You’re not alone in the appreciation of cooler, fall weather. The lawn, trees and shrubs like it too. Early morning dew is natures perfect way to water the lawn and give a mild drink to the plants in your beds. Now is the time to do some winter prep work to get the lawn and shrubs a head start in the Spring.
LAWN: A good winter fertilizer put down with a broadcast spreader will feed your lawn over the winter, helping it stay strong and fend off the harsh weather it will be covered with. Even though the exposed grass goes dormant, the roots will love you for the nourishment. This will aid in building a stronger lawn and keep the weeds to a minimum.
LEAVES: They call it Fall for a reason, the leaves fall off the trees and you have to clean it up. Here is a great way to make that chore a little easier as long as your township or city does curb leaf cleanup. Most of us have some large piece of sheet plastic or tarp in the garage or shed. Make sure it’s at least 8’x8’. Rake an area in the yard clean to lay the plastic down. Now use this plastic as your pile station. Once it’s covered with a nice big pile of leaves, just grab a corner and slide it out to the curb. Believe it or not, this actually takes less time than using a blower. Just remember, what leaves you miss today will likely have company tomorrow so get it as best you can then go watch the game.
SHRUBS: There are so many shrub varieties and the way they react to the colder weather are as different. Arborvitaes’ will thin themselves with some leaf browning. Burning bushes turn blazing red then drop their leaves. Most evergreens are just that, “Evergreen” through the fall and winter. Don’t panic is some of your shrubs look ill, most times they are just preparing for a long winters’ nap. Of coarse if something in your bed has died, Fall is the best time to replace it. Same holds true for adding new material. The cooler temps give it the best chance to retain moisture longer. There is the least care involved, some daily watering, if you plant new in the Fall.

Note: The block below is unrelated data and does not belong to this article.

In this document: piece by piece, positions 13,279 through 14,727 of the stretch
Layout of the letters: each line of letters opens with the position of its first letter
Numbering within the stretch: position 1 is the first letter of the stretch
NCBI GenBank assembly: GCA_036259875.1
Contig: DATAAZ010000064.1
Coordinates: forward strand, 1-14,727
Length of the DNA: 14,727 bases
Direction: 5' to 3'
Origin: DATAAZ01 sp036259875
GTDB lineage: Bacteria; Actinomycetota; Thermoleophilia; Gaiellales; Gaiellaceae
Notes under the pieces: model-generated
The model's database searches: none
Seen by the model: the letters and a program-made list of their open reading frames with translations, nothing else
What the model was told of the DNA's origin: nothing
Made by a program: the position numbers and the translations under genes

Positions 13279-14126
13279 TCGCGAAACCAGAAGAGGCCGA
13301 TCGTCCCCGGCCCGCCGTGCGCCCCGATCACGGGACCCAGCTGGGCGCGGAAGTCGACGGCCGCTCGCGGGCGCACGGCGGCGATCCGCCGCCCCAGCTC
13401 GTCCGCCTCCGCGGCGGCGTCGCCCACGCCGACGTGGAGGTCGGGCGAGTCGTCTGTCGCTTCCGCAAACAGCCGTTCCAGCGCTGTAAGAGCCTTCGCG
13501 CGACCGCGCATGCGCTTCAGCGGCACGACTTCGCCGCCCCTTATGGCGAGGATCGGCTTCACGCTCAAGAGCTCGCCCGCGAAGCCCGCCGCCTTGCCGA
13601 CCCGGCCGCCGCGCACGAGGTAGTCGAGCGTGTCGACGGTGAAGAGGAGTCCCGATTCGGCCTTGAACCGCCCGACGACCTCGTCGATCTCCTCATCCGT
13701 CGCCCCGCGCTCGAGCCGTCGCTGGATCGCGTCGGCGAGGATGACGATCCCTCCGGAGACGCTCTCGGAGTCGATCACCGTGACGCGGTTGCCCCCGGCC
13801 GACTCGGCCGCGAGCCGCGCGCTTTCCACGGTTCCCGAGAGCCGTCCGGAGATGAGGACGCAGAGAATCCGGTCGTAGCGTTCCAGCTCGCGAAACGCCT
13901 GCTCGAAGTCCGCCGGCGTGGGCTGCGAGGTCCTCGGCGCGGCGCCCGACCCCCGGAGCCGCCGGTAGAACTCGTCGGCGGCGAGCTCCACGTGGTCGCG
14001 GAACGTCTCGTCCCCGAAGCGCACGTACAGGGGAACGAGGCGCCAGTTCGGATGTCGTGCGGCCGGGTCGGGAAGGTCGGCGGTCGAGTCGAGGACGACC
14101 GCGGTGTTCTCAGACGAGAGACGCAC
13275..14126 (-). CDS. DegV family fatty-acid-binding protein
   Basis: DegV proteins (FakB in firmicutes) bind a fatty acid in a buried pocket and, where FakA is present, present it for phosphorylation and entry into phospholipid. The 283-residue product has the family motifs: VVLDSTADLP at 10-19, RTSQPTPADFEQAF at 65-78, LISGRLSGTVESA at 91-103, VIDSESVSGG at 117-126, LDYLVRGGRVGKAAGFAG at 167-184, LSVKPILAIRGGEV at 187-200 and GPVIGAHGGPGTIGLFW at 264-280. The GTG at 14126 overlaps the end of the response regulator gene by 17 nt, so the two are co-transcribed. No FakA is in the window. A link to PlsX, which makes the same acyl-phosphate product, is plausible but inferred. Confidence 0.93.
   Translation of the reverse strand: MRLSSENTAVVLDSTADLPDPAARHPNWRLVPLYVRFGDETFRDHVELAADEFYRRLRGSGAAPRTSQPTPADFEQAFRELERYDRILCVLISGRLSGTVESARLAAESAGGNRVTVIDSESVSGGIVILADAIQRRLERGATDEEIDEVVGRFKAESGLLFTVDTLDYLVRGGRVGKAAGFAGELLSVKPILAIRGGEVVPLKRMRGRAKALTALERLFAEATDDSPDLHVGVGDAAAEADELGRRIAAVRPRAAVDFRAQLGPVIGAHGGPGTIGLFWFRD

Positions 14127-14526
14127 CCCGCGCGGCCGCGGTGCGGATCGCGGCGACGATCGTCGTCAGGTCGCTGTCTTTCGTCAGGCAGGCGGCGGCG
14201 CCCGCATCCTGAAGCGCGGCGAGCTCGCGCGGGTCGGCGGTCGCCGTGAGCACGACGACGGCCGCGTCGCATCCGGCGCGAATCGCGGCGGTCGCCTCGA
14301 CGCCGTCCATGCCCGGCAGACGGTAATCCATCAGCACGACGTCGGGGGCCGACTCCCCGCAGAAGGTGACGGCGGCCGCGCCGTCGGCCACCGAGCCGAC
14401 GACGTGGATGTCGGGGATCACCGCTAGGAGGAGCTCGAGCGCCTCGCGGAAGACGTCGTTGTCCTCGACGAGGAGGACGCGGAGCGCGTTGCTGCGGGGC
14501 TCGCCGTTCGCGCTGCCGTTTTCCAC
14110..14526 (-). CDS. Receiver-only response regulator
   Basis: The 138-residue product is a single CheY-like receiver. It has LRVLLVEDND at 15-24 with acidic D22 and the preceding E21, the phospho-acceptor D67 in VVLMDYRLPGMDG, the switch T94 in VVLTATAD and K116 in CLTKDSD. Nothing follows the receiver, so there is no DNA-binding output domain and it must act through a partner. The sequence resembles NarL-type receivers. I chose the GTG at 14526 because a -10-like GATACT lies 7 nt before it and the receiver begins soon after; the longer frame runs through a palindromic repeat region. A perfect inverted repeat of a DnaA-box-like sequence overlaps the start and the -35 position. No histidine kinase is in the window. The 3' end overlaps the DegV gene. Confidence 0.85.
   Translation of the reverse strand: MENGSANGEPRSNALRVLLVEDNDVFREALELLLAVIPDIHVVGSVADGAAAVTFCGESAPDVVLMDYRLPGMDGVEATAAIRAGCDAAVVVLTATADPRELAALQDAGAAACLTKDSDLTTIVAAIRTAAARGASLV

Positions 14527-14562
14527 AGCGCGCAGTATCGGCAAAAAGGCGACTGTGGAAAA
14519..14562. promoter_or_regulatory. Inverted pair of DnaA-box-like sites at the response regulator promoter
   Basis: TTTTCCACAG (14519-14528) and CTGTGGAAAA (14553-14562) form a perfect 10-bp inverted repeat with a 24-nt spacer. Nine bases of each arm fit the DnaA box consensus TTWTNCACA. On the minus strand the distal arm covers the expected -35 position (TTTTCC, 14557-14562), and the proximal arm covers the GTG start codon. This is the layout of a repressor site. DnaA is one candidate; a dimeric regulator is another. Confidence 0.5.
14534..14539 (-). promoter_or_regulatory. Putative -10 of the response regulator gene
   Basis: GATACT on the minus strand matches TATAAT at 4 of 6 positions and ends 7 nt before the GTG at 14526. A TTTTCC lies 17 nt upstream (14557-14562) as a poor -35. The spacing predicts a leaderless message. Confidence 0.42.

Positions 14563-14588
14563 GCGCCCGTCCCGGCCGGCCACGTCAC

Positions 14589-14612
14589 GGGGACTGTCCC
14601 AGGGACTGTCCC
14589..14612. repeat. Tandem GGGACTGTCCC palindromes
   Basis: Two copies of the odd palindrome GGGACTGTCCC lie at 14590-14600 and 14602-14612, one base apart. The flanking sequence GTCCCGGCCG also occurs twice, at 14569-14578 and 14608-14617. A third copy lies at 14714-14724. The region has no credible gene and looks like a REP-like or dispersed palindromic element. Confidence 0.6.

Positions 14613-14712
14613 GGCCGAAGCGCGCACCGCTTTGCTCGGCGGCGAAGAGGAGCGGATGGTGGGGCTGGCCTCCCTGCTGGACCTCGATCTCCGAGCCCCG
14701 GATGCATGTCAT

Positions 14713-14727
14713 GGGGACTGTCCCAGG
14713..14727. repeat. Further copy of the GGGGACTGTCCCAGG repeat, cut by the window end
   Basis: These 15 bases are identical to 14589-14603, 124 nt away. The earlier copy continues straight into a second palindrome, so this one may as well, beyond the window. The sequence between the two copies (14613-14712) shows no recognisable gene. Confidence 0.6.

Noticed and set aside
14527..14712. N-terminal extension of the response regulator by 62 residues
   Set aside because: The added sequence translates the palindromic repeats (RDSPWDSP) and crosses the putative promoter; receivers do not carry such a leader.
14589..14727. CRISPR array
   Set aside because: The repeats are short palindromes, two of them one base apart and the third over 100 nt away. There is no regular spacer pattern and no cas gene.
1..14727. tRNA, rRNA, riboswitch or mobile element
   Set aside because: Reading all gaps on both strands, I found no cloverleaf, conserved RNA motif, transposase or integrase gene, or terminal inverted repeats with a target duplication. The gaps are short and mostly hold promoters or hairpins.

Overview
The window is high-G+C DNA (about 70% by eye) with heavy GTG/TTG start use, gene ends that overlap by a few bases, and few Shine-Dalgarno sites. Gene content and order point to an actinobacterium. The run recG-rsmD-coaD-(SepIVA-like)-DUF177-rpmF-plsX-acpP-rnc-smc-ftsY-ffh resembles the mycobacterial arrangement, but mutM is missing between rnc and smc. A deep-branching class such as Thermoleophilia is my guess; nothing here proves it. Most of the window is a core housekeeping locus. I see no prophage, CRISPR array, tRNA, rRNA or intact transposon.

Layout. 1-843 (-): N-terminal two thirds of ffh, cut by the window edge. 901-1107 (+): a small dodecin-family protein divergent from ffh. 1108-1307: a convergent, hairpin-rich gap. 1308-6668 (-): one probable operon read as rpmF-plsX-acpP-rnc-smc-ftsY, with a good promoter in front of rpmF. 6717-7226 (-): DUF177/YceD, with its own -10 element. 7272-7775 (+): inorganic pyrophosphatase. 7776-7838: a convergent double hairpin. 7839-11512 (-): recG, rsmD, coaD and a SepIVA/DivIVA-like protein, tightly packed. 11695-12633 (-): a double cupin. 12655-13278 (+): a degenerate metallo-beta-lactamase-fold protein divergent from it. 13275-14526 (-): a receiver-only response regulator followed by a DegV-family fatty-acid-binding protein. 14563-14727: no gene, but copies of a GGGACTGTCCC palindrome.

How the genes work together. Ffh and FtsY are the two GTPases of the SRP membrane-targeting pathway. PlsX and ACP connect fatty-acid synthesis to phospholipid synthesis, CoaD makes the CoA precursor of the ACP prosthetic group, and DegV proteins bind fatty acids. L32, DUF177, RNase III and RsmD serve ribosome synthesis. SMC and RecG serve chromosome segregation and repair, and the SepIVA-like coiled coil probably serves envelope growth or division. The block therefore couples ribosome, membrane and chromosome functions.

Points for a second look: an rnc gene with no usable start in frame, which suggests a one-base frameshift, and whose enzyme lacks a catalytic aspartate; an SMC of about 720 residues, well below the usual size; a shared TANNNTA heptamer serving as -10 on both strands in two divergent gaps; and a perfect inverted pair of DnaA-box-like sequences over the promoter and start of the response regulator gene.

Here’s some basic planting tips:
- Plan what you want to do
- Place the plant in the spot you want to plant it making sure the spouse approves
- Twist the pot or ball around in place so to leave an indent
- Remove it and dig the hole at least twice as wide and just a little deeper then you need
- Unless you have really good soil, spread a shovel full of peat moss and a handful of plant fertilizer in the hole. This will help the shrub get a good start.
- Place the plant in the hole. Make sure it’s not set in too deep. The trunk should not be lower then the existing ground level. If it’s a potted plant, remove the plastic pot and check the roots. * Most nurseries fertilize the heck out of their plants and they can become root bound. If it looks like the roots are strangling it, take a knife and make about 4 slits in the bottom and sides of the root area. You just want to cut that outer wrap of roots so they can spread out in the ground you’re placing them in. If the plant is balled it likely won’t be root bound. You will need to untie the burlap from the trunk and lay it along the sides of the base in the hole. Don’t remove it completely if it is burlap. If the wrap is a mesh type plastic, that should be removed completely by sliding it out from under once the plant is set in the hole. The burlap will break down in the ground, the plastic won’t.
- Step back and look at the plant to make sure it’s positioned the best way. Fullest side out and most pleasant shape in view.
- Start filling in all around the plant with good soil “healing” it in as you bring the level up. * Healing is pressing the soil in with your heal to remove as much air from the soil as you can. This allows as much soil to be added as possible and minimizes the amount of ground settling once water is added.
- Finish filling the hole and leave it about an inch low. This will allow for a slight “water dish”. Throw some mulch over the disturbed area and water it in with a slow flow close to the trunk. Now you’re finished.
Now go get the snow blower out and make sure it will start “before” it snows!!!
That’s it for now. If you have any projects or questions just write to me with the Subject line joeknows@examiner and you’ll get an answer.